Saturday, June 11, 2011

Halloween History

Halloween is the favorite holiday of scores of people. We love to dress up, hand out candy, and watch scary movies. How did these traditions get started? What is Halloween all about, anyway? Lucky for you, I’m here to clear these things up for you.

The Romans

The Romans had an annual feast called the feast of Pomona. Pomona was the goddess of plenty. She was straight-up a Roman goddess, rather than being the Roman bastardization of a goddess borrowed from the Greeks. Associated with the flowering of trees, Pomona’s feast was celebrated November 1st – the time of the apple harvest in Rome.

The Romans had another festival, called Parentalia, where they’d honor their dead ancestors. Only thing is, it took place in February. The festival itself, however…It started on February 13th (the Ides, y’all) and a Vestal Virgin would sort of emcee the opening rites. The people would present offerings to the tomb of this dippy virgin from Roman Mythology who betrayed her city for accessories and got crushed to death. This represented a communal place for everybody to give props for their own ancestors. The rest of the festival would basically be all tame and family-like, until February 22 when they’d engage in the rites of Feralia, which happened at midnight (of course). The head of the family would directly address any bad spirits that were present. Ovid recorded a complicated ritual that was designed to purge or placate the evil spirits. The next day, they’d have a party the next day to celebrate that the family that was still alive was still alive, and that the dead family members weren’t out to hurt anyone.

The Celts

So, the Celts had Samhain, which was the harvest festival. Probably the beginning of the year on the Celtic calendar, the Gaels considered this time to be a mystical time when the veil between worlds (our world and the otherworld) was the thinnest. That’s where the costumes started – the custom was to wear costumes and masks in order to trick the spirits into thinking they were one of them. People would also walk between bonfires to cleanse themselves of evil spirits. That’s also where the first Jack-O-Lanterns happened – the Gaels would hallow out turnips and carve faces into them to scare away the evil spirits.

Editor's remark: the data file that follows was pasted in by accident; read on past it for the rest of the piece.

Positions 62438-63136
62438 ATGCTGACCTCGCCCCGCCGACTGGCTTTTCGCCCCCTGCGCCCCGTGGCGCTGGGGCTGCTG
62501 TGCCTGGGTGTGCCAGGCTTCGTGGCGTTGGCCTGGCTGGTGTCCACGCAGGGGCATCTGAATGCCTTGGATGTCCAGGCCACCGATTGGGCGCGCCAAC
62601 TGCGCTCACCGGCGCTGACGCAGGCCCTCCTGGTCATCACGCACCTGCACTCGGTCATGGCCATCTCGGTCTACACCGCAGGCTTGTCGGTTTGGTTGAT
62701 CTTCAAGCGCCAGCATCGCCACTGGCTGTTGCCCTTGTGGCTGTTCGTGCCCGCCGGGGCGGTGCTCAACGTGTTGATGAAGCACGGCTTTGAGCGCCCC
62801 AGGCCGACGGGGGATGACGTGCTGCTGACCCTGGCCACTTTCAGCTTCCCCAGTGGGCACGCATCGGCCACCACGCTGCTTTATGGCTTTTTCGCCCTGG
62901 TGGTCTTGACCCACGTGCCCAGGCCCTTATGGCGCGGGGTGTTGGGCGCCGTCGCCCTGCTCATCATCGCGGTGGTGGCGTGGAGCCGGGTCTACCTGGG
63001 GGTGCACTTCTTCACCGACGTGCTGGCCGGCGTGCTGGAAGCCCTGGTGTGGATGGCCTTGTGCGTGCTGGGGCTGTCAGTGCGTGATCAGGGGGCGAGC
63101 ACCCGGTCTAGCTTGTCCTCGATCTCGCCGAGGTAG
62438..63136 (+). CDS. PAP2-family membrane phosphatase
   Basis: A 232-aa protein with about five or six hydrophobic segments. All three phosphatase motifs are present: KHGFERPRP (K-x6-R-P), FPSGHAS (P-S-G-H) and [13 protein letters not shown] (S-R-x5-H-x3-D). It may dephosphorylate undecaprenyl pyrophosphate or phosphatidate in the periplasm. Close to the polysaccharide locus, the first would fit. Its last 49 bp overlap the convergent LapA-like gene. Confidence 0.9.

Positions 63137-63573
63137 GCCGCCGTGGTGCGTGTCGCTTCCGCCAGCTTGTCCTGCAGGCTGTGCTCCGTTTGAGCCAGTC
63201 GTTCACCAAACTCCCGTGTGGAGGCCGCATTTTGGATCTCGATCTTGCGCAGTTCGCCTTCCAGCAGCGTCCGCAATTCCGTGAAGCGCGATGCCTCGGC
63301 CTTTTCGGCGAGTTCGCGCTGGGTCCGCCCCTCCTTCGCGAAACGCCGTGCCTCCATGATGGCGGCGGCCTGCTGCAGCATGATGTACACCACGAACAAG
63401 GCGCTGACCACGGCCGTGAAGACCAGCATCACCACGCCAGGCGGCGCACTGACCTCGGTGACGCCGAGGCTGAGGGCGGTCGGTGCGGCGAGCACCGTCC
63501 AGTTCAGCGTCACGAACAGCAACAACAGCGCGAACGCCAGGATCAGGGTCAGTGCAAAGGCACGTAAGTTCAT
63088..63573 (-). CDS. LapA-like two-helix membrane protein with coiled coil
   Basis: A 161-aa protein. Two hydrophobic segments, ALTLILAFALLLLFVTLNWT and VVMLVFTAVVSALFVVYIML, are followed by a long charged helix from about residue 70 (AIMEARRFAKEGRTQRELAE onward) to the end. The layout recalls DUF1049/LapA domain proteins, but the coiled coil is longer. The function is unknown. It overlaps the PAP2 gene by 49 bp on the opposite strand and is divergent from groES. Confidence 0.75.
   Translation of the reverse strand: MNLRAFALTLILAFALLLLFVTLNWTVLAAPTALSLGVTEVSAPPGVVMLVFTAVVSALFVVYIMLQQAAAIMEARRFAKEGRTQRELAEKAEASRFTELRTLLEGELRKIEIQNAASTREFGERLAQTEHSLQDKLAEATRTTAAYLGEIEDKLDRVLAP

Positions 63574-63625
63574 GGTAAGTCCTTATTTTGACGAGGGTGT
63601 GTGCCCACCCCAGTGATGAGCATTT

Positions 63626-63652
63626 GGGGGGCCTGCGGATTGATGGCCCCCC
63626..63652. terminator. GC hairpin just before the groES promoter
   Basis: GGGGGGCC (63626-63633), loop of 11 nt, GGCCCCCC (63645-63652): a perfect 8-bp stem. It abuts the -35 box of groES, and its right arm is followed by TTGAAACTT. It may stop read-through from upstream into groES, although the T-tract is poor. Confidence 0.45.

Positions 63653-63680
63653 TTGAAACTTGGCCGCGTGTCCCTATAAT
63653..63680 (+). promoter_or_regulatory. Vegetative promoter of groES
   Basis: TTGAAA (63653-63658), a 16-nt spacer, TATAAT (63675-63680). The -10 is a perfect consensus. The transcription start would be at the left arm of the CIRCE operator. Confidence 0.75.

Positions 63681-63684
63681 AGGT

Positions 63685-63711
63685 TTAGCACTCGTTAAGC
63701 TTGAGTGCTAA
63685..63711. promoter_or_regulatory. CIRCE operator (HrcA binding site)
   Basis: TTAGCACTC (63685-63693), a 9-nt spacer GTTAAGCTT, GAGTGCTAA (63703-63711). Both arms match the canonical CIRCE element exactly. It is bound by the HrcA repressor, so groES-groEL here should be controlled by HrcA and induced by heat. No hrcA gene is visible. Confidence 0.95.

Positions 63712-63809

The Christians

Like many Pagan holidays, the Christians have a holiday around about the same time as Samhain. In Catholicism and some Anglican faiths, All Soul’s Day comes after All Saint’s Day. All Saint’s Day is celebrated November 1, while the morning and evening Lauds and Vespers of All Soul’s Day is observed November 2 (but the evening bits happen on November 3 if November 2 happens on a Sunday). The custom is actually borrowed from the Jewish faith – where praying for the dead has been in practice since Biblical times. In 837 Pope Gregory IV standardized the date of All Saint’s Day, which sort of stepped on Samhain, but that’s how it went back then.

Modern Times

The Feast of Samhain came over from Ireland along with Irish immigrants who were fleeing the horrible potato famine. All Saints and All Soul’s Day had Hallowmas, which happened right around the same time as Samhain. Eventually the secular fun of the celebration won out over the religious connotations, and people started celebrating Halloween as a family fun time with costumes, pumpkin carving, and scary stories and movies. For some, Halloween is still a religious holiday – some people still practice the older Celtic religions, and Halloween is a Sabbat in some Wiccan sects.
As for the celebration, it’s observed in Ireland (as a cultural event for those who aren’t practitioners of the pre-Christian Celtic religions), in Scotland (much like Ireland does it), England (as All Soul’s Eve), in Wales (as Nos Calan Gaeaf), in the Scandinavian Countries (as part of St. Martin’s Day), in Romania (as Halloween, but centered around the story of Dracula), in Switzerland (but not as much anymore – they see it as a US import and a pagan holiday), in Italy (though amidst controversy), in Denmark (as another excuse to go trick-or-treating), and in the US and Canada.

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